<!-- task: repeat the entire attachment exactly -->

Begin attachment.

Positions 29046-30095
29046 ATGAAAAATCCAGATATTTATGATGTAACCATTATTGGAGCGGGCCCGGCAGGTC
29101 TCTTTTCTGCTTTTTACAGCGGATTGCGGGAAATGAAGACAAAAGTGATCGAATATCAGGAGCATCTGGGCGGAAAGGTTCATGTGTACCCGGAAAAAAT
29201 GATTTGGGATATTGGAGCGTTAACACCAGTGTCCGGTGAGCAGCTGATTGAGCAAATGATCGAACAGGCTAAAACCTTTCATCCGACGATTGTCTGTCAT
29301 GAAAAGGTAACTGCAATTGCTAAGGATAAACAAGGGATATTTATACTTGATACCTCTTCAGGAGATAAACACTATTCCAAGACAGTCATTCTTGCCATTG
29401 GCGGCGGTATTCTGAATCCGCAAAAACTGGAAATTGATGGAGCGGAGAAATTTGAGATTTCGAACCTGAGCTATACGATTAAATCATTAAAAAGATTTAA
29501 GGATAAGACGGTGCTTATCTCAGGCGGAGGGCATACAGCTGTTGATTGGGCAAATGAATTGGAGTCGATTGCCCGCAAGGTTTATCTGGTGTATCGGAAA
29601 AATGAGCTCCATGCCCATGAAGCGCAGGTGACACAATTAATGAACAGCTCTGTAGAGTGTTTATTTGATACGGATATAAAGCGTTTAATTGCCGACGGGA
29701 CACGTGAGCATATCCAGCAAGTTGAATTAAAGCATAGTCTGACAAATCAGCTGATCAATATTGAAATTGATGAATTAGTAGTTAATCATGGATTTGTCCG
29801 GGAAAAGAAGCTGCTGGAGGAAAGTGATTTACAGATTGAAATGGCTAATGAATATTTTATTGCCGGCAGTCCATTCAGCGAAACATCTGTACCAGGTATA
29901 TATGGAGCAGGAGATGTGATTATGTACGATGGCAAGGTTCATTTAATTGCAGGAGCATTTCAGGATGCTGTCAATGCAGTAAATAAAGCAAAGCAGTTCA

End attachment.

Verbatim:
Positions 29046-30095
29046 ATGAAAAATCCAGATATTTATGATGTAACCATTATTGGAGCGGGCCCGGCAGGTC
29101 TCTTTTCTGCTTTTTACAGCGGATTGCGGGAAATGAAGACAAAAGTGATCGAATATCAGGAGCATCTGGGCGGAAAGGTTCATGTGTACCCGGAAAAAAT
29201 GATTTGGGATATTGGAGCGTTAACACCAGTGTCCGGTGAGCAGCTGATTGAGCAAATGATCGAACAGGCTAAAACCTTTCATCCGACGATTGTCTGTCAT
29301 GAAAAGGTAACTGCAATTGCTAAGGATAAACAAGGGATATTTATACTTGATACCTCTTCAGGAGATAAACACTATTCCAAGACAGTCATTCTTGCCATTG
29401 GCGGCGGTATTCTGAATCCGCAAAAACTGGAAATTGATGGAGCGGAGAAATTTGAGATTTCGAACCTGAGCTATACGATTAAATCATTAAAAAGATTTAA
29501 GGATAAGACGGTGCTTATCTCAGGCGGAGGGCATACAGCTGTTGATTGGGCAAATGAATTGGAGTCGATTGCCCGCAAGGTTTATCTGGTGTATCGGAAA
29601 AATGAGCTCCATGCCCATGAAGCGCAGGTGACACAATTAATGAACAGCTCTGTAGAGTGTTTATTTGATACGGATATAAAGCGTTTAATTGCCGACGGGA
29701 CACGTGAGCATATCCAGCAAGTTGAATTAAAGCATAGTCTGACAAATCAGCTGATCAATATTGAAATTGATGAATTAGTAGTTAATCATGGATTTGTCCG
29801 GGAAAAGAAGCTGCTGGAGGAAAGTGATTTACAGATTGAAATGGCTAATGAATATTTTATTGCCGGCAGTCCATTCAGCGAAACATCTGTACCAGGTATA
29901 TATGGAGCAGGAGATGTGATTATGTACGATGGCAAGGTTCATTTAATTGCAGGAGCATTTCAGGATGCTGTCAATGCAGTAAATAAAGCAAAGCAGTTCA